Alan Zendell, May 16, 2023
One of the myths post-WW2 American children were taught in school was that journalism was about reporting the truth and scrupulously distinguishing facts not only from lies, but from opinions as well. I bought into that wholeheartedly, because I also believed all the other stuff we were taught: America saved the world from Fascism; America is where the good guys live; America is the greatest, fairest, most democratic country on Earth where everyone has the same opportunity to succeed. I was naively, unabashedly patriotic, and why not?
Europe and Asia were a mess, and we had not only just “won” the worst war in the history of the world, but the next bunch of bad guys was already gearing up to destroy democracy and everything else that was good. Communism, we were taught, was the polar opposite of Fascism. Yet, as a child, I could see little difference between the Fascist regimes of the 1930s and the Communist dictatorships of the 1950s.
I didn’t realize until much later that my education had been strongly influenced by government propaganda and an unwritten pact between the government and the major news outlets. We believed unreservedly in the First Amendment to the Constitution – as long as no one challenged the basic truths I noted above. I lived in New York City until I was twenty-four, long enough to see the New York Post begin to degenerate into the Murdoch gossip rag it is today. In the following years, the Washington Post was my hometown newspaper. I was such a true believer, I complained that the Vietnam/Watergate era Post, despite its heroic coverage of the war and the Nixon administration, was often guilty of representing opinion as fact, something they corrected as their journalistic stature grew.
Then, we entered the age of cable news. CNN showed us live coverage of the first Gulf War, uncensored by anyone. What may have been the last completely unedited coverage of a major news event, on December 9, 1992, was reported by the Washington Post as “the first amphibious [U. S. Marine] landing televised live. With scores of reporters and camera operators lining the beach in the Somali capital of Mogadishu, the pre-dawn landing unfolded as an almost farcical event, with bright camera lights illuminating what was supposed to have been a stealthy military operation in potentially hostile territory.”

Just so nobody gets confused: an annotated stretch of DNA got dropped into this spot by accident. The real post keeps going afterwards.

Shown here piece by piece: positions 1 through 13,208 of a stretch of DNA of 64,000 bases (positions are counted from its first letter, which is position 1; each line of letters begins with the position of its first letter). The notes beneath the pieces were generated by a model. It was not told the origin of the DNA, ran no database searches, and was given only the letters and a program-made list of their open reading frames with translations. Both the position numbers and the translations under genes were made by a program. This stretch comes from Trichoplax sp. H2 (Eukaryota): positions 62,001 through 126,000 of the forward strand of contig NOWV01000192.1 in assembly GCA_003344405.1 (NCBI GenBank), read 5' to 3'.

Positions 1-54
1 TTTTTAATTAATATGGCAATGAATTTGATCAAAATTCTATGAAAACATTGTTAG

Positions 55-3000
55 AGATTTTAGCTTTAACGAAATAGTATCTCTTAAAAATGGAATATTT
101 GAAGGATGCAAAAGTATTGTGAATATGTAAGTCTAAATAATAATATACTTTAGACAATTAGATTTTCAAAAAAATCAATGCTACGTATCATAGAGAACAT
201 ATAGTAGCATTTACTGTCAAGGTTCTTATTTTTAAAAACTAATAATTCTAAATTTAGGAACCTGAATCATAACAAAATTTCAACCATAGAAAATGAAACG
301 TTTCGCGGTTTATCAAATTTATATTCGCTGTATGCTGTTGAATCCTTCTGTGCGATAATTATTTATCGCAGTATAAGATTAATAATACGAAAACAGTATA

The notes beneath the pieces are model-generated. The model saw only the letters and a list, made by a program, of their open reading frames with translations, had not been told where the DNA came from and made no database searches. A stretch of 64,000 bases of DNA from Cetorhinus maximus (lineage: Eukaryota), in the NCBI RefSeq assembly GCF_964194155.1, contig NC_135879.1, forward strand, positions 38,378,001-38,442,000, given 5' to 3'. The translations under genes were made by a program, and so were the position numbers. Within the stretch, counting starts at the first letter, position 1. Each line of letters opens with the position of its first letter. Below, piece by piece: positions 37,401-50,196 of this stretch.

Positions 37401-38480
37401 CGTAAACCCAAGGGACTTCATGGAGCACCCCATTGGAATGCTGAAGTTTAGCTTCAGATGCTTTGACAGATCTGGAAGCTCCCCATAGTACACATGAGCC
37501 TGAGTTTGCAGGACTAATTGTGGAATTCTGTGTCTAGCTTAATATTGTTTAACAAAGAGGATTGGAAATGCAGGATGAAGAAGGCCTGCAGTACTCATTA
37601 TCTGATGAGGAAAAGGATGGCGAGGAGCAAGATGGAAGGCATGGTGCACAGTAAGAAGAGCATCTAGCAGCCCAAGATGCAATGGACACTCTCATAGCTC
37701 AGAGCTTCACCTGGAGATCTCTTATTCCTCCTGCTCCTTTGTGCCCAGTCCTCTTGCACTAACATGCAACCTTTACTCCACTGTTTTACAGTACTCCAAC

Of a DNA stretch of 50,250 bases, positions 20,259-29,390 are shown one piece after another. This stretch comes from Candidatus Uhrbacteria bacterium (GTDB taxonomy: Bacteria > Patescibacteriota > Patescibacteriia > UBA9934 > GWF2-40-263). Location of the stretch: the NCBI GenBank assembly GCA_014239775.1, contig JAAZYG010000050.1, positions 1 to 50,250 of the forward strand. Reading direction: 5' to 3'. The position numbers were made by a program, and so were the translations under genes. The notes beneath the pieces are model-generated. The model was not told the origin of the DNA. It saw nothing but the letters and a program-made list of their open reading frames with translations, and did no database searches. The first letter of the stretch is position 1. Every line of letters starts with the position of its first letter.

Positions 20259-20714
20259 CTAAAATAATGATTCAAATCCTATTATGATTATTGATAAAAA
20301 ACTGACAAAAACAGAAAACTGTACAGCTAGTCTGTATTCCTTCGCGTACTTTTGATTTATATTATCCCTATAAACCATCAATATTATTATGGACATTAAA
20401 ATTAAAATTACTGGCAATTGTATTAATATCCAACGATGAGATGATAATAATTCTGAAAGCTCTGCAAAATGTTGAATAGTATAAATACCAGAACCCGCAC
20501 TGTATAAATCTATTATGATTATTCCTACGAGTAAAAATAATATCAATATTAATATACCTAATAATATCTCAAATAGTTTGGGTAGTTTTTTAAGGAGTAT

Journalism had reached a fork in the road. On one hand, the government began to control what news media were allowed to cover, embedding journalists in military operations under the supervision of the commanders. On another, cable news outlets of every political stripe began popping up, unveiling a new kind of journalism which made no bones about graying the line between fact and fiction. The stars of this new way to disseminate information were Fox News and Facebook, the former designing itself around a commitment to bring down liberal politics, and the latter employing a business model that put profit ahead of national security and truth.
As news media began advocating political ideologies, I thought CNN strove for balance, although as one of Donald Trump’s favorite targets, his followers routinely attacked it as biased. While being grouped with entities like the New York Times and the Wall Street Journal might be viewed as a positive thing, it hurt CNN’s ratings; whatever else it may be, cable news is about money and sponsors. So CNN decided to attract a broader audience, i. e., they began shifting their image to the right. What more logical thing could they do, then, than offer Donald Trump a free hour to dispense his lies? They called it a Town Hall, but many people viewed it as a thinly veiled Trump political rally, an impression supported by the fact that the live audience was dominated by Trump supporters.
Jay Rosen, who has taught journalism at New York University for thirty-six years, addressed that in an interview aired by MSNBC on May 12. He criticized the way the media cover politics in America, correctly noting that they feed a kind of horserace mentality – Americans are obsessed with polls and predictions, so that’s what the media give them. Rosen pointed out, however, that that plays into the hands of political spin experts and people who purchase airtime on news networks.
Rosen believes the proper way for journalists to approach the 2024 election is to focus on the likely consequences for the country and for average Americans if Trump, Biden, or anyone else should win. How will our lives be impacted? How will America’s place in the world fare? If journalists take on those tasks responsibly, perhaps Americans will start taking the future of our country seriously instead of waving the flag for whomever panders most effectively. Can you imagine that?
Have all the objective journalists and opinion editors at CNN retracted all their accusations of Trump regarding the “Russia-Gate” charges and accusations?